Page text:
A few years ago, Microsoft wowed the world with its multitouch coffee table-looking appliance, the Microsoft Surface. The company has since taken that name and bestowed it upon its line of Windows 8 tablets, renaming the multitouch progenitor the PixelSense.
It's a stupid name.
Since then, we haven't heard much from Redmond on the subject, though the company is continuing, through Samsung, to produce the devices for both commercial and academic research use. But those guys? Several thousand dollars, at a minimum. Lenovo thinks that they can take the concept and pare it down for home consumer users - enter its latest all-in-one, the IdeaCentre Horizon.
Lenovo is very clear about their goals with the IdeaCentre Horizon, saying that "people desire a more collaborative experience" with their computers, and we couldn't agree more. One of the real bonuses of the touchscreen computer revolution is how much easier it makes sharing a computer with multiple people simultaneously.
On the surface (heh heh), the IdeaCentre Horizon looks a lot like the Lenovo IdeaCentre A720. Both are 27-inch, multitouch all-in-ones, but where the IdeaCentre A720 showed where Lenovo was starting to look, the IdeaCentre Horizon is a finished PC philosophy.
In addition to the multitouch-centric Windows 8 operating system, Lenovo includes its own software - Lenovo Aura - designed to improve the ability for multiple people to play with the IdeaCentre Horizon at the same time.
Lenovo IdeaCentre Horizon Specifications:
Battery life? Oh yeah, the IdeaCentre Horizon contains a basic battery, which lets you move it around the house or yard without having to lose whatever you're working on when you unplug it.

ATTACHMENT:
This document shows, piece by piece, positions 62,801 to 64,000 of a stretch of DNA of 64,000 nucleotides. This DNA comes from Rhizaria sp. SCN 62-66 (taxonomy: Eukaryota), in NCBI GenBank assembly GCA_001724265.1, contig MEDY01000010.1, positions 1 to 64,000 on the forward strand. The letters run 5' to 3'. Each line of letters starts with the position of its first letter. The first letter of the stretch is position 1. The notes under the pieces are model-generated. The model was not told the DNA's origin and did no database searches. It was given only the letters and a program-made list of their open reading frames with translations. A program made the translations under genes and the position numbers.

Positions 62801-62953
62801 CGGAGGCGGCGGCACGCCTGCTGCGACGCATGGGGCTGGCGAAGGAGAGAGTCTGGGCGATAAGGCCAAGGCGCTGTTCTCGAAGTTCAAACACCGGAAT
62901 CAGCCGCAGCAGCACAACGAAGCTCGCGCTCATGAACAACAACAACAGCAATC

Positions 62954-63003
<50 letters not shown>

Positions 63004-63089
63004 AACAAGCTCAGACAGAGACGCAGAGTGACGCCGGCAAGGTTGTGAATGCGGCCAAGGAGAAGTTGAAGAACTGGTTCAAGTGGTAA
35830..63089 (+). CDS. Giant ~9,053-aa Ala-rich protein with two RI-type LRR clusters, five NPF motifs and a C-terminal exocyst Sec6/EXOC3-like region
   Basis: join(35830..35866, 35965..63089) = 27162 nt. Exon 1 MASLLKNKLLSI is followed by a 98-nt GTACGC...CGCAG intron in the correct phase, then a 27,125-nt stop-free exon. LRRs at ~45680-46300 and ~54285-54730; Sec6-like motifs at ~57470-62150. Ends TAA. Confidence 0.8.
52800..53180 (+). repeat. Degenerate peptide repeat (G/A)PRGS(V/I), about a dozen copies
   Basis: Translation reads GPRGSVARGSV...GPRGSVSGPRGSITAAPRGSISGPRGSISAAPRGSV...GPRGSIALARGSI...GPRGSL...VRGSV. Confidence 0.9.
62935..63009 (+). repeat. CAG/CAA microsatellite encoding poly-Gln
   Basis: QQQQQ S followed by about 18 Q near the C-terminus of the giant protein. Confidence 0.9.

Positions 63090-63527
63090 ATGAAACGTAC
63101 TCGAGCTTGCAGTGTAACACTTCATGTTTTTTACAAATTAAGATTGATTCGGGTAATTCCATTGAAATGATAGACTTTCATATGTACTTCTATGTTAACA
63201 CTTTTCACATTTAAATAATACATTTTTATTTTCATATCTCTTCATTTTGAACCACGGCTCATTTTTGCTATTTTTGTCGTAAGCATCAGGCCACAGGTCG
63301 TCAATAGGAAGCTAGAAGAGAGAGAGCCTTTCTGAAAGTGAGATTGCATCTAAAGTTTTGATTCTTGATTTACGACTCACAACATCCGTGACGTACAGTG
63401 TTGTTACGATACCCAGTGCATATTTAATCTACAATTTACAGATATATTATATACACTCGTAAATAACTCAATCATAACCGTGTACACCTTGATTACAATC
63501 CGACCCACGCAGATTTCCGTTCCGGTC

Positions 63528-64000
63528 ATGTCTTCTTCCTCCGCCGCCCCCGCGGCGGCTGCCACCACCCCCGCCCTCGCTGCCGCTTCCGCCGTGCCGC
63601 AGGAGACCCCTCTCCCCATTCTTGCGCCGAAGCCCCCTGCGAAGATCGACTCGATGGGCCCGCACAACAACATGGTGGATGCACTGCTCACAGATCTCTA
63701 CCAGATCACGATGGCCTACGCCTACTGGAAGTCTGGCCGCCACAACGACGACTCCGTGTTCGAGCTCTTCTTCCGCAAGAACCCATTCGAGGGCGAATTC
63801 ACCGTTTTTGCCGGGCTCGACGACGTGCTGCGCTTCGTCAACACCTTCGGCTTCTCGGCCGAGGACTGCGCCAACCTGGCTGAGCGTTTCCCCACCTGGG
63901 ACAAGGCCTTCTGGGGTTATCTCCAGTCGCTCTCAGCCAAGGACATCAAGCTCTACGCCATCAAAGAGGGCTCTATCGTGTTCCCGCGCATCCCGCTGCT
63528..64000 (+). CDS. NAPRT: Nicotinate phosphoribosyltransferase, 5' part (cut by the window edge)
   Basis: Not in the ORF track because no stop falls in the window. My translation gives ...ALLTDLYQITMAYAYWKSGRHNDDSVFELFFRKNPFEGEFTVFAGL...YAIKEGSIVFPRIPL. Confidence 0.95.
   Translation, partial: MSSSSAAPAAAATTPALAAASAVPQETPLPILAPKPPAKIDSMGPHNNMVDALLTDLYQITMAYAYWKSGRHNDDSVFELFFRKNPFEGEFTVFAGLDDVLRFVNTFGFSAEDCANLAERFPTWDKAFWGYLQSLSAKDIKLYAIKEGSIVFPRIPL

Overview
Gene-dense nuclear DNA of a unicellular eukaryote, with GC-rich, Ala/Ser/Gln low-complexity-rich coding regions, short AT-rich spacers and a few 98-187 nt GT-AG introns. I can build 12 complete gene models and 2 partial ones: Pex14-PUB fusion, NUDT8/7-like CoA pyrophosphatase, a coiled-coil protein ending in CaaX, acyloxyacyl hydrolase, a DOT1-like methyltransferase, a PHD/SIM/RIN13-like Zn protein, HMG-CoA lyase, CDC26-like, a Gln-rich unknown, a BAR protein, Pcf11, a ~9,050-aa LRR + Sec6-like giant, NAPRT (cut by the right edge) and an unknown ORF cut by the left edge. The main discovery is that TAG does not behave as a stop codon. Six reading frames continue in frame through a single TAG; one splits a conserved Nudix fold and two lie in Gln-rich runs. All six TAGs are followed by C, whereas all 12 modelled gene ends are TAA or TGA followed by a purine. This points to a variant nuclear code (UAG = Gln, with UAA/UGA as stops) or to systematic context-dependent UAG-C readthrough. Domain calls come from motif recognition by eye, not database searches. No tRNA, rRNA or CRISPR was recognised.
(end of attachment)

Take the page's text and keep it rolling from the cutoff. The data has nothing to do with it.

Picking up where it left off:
Lenovo wants users to be able to play games on the Horizon, so they've enlisted the help of some well-known names to make it happen. Ubisoft, Electronic Arts, Fablevision, and Bluestacks, to name a few, have all conspired to help Lenovo made the IdeaCentre Horizon into a proper entertainment device. There's a new multitouch-enabled version of Monopoly, and Bluestacks is bringing compatibility with tons and tons of Android games and apps.
The Chinese computer giant took a page from the Microsoft handbook and brought out a few accessories that work directly on the display of the IdeaCentre. There's a set of "E-dice", which you can roll on the Horizon and see the result automatically fed into the computer, a joystick (not unlike a few that have come out for the iPad), and a striker.
There are a few other games installed, developed by Lenovo, but the widespread install base of the Windows 8 Store is where you're likely to find the best multitouch games in the coming months.
An optional upgrade with the Horizon is what Lenovo is calling the Multimode Table. It lets users display the IdeaCentre Horizon in both a table form as well as a vertical wall mount-esque mode. When not in this special stand, the Horizon can sit as a regular all-in-one desktop, or fold completely flat.
Lenovo is expecting to bring the IdeaCentre Horizon to market in early summer; the expected MSRP is $1,699.
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